After studying computer science at Cambridge and presenting a breakfast radio show, Spen now fronts Click on TV. He has travelled the world to discover how technology is changing lives - from single computers in India to robot suits in Japan. He is a closet hacker, causing waves with demonstrations of security flaws in services such as Facebook. But best not mention the botnet
Despite all the hard work at Click, Spencer is now facing the most difficult challenge of his life - being a father.
Reporting on technology for the last 15 years, Gareth has plenty of experience to fall back on when presenting of the radio version of Click. After studying electronic engineering, he fixed bits of microwave kit on to very tall transmitter masts for a while. He then produced 5Live's Big Byte in the original PlayStation era before turning to presenting.
His favourite things are Twitter, space, motorcycling, SXSW, Guinness and good manners in the cinema.
Most people would like Kate's job on Click which involves surfing the web and trying out all the latest apps on her impressive collection of smartphones. She has been a technology reporter since the mid-90s and started tinkering with computers aged 11, when she got addicted to her first game, Elite.
In her spare time Kate enjoys kick-boxing, creative writing and annoying her Twitter followers. She believes she has recently devised the perfect scientific formula for café latte.
Spending his teenage years squinting over a BBC computer and living down the sobriquet Inspector Gadget, it was clear that destiny was insisting that Richard take on the mantle of editorial overlord for a tech TV show.
When he is not barking orders, he spends his time batting away PR officers, giving him little time to rue his physical role stuck behind an insipid beige desk. Away from work, he rues his other great unrequited love - Arsenal FC.
Having tested many phones - some to complete destruction - Dan is Click's mobile guru. Starting as a BBC radio journalist he moved to TV News in 2001, before joining Click in 2004. Dan does a lot of the tweeting for @bbcclick. While not the biggest geek, he is on a mission to determine if and why new technologies should matter to the rest of us.
Between texts, Dan enjoys snowsports, sailing and good wine - which thankfully is a year-round sport.
Being Click's resident gaming expert can have its perks - Marc can count playing around on all the new consoles as "research". A long time TV man, he's made everything from entertainment and music programmes to comedies.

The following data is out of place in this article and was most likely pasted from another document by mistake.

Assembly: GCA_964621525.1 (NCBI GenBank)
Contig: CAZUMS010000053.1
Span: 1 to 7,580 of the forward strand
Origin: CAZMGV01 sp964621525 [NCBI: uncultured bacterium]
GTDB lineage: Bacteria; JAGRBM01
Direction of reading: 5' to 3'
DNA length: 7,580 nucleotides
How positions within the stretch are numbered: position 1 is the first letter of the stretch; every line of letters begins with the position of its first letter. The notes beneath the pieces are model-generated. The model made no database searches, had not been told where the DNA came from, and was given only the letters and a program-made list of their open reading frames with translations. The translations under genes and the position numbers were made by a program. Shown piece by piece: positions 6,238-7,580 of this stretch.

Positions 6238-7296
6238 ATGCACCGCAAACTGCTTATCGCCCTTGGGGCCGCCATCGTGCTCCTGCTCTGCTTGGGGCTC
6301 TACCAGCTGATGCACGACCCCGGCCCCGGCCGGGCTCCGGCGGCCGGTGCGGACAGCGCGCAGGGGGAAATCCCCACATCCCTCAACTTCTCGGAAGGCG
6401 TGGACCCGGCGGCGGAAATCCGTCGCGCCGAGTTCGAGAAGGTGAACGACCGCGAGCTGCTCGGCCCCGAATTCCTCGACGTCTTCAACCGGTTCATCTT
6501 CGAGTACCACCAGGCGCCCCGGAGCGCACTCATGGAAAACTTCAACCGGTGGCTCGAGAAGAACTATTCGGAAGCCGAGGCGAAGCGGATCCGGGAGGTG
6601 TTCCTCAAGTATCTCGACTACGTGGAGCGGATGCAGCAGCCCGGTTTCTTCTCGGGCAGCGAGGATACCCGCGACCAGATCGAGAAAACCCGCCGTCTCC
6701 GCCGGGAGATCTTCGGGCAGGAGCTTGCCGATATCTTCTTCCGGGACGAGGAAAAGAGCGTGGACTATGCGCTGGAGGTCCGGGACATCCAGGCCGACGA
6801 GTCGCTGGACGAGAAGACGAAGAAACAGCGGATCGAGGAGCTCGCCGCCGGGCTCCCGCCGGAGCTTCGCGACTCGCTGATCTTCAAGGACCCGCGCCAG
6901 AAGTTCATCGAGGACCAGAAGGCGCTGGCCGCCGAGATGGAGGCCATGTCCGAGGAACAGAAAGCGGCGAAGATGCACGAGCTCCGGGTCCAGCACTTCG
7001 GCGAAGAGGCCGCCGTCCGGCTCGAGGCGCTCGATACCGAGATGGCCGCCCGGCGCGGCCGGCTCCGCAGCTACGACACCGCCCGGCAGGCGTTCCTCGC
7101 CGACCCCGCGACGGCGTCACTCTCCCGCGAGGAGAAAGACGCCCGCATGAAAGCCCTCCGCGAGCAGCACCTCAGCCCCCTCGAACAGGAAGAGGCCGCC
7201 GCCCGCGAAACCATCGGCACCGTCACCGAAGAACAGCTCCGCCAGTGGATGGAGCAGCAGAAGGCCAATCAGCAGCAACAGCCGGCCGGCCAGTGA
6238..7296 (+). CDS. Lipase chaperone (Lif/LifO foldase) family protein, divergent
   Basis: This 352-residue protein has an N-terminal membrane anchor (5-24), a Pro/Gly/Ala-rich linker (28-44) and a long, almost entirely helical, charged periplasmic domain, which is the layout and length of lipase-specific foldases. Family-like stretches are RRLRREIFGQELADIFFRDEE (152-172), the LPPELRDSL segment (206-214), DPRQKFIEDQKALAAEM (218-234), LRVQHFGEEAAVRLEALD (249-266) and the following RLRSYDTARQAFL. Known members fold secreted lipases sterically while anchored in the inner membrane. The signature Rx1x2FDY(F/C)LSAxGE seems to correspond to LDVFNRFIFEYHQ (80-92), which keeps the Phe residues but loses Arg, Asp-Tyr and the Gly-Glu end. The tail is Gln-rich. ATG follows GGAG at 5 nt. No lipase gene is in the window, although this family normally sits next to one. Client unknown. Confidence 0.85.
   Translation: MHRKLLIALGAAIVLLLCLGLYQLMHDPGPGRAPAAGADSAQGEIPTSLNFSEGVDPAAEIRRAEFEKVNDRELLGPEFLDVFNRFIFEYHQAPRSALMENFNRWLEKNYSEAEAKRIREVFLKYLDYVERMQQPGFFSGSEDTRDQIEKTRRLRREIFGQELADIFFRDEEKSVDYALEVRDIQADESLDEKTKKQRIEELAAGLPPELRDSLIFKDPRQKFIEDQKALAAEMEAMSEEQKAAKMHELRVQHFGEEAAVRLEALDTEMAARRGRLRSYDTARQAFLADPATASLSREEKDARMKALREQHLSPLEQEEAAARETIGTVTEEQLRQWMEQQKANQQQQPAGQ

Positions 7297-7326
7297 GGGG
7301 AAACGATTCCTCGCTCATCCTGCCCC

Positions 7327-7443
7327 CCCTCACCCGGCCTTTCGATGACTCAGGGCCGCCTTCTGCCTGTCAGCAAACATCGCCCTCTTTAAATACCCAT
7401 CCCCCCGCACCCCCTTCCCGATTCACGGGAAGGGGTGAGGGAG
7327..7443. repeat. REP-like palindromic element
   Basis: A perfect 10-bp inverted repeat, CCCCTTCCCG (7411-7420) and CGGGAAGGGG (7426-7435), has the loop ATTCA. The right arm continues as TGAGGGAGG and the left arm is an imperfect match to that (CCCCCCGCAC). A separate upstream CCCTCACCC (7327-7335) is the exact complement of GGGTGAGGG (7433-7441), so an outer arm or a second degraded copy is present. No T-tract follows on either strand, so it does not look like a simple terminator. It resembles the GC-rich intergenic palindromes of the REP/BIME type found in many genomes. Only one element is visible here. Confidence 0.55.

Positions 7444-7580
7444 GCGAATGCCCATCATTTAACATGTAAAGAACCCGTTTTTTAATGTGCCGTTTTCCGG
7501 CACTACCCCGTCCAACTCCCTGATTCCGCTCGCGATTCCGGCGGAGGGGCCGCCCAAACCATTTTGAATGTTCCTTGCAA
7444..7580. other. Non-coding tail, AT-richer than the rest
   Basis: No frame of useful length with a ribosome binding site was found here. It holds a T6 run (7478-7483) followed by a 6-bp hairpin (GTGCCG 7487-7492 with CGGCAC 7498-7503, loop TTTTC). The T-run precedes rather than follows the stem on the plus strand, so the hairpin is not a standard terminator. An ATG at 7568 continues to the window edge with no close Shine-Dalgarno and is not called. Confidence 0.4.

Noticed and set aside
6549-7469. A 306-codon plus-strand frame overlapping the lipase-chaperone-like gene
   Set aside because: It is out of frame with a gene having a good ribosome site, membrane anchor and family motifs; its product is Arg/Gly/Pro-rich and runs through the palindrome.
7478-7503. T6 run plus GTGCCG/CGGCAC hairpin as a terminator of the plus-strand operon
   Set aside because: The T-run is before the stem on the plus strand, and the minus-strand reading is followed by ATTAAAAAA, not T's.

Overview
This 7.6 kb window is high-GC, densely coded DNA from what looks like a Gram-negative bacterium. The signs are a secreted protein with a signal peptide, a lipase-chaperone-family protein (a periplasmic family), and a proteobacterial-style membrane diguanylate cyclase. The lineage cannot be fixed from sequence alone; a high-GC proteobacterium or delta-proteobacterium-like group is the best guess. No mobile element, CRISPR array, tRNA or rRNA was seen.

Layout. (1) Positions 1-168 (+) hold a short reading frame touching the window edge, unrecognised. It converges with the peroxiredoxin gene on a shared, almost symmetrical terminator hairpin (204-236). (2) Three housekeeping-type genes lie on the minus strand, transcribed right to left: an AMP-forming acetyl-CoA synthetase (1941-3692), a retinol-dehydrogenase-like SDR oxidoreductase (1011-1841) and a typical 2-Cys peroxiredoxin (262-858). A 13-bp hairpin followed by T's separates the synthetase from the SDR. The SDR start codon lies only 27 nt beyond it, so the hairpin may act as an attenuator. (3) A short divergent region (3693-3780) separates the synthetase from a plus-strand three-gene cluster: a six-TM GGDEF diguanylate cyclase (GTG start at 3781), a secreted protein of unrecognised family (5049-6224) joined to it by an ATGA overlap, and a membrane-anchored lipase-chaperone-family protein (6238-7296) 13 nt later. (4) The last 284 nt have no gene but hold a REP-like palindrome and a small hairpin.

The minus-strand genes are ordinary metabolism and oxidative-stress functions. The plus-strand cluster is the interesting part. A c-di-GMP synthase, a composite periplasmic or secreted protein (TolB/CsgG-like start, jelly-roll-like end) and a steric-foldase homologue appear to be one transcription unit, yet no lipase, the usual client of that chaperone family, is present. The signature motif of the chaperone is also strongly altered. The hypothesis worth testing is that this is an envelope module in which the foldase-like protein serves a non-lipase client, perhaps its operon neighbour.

Away from the office, he plays computer games - debunking the myth that all work and no play makes Marc a dull boy.
With an ear for music and an eye for trends, LJ Rich is Click's social media veteran who is always on the lookout for the latest memes. After reading music at Oxford, she has monitored emerging concepts in consumer electronics for over a decade, with particular interest in audio innovations and quirky gadgets.
When offline, LJ composes and analyses music. She is fascinated by language and loves to travel. She also writes restaurant reviews.
After spending the whole of her childhood taking apart all the electronic gadgets around the house for a closer inspection, Talia finally decided to turn her hobby into a career. She studied Journalism and TV production at university and has been working in technology for over 10 years.
When not producing TV, she's watching it. Lots of it. Between programmes she enjoys cycling and playing catch with her son.
When not working for Question Time or News Online, Alex is Click's interactive producer.
Away from the Click offices, he spends an awful lot of time on Twitter - talking about technology and an alarming amount of cricket - and (very) occasionally goes outside to see what the world looks like without pixels.
A one-time entertainment reporter for BBC Radio One and BBC Breakfast News, Ian got fed up with chasing celebrities because they never stop. Since joining Click in 2000, he has talked to some of the tech world's most influential people.
He is responsible for two startups - kids as some people call them - Dylan and Cerys. Now permanently based in the US, his half Welsh, half Chinese family live in a sleepy little town called Manhattan.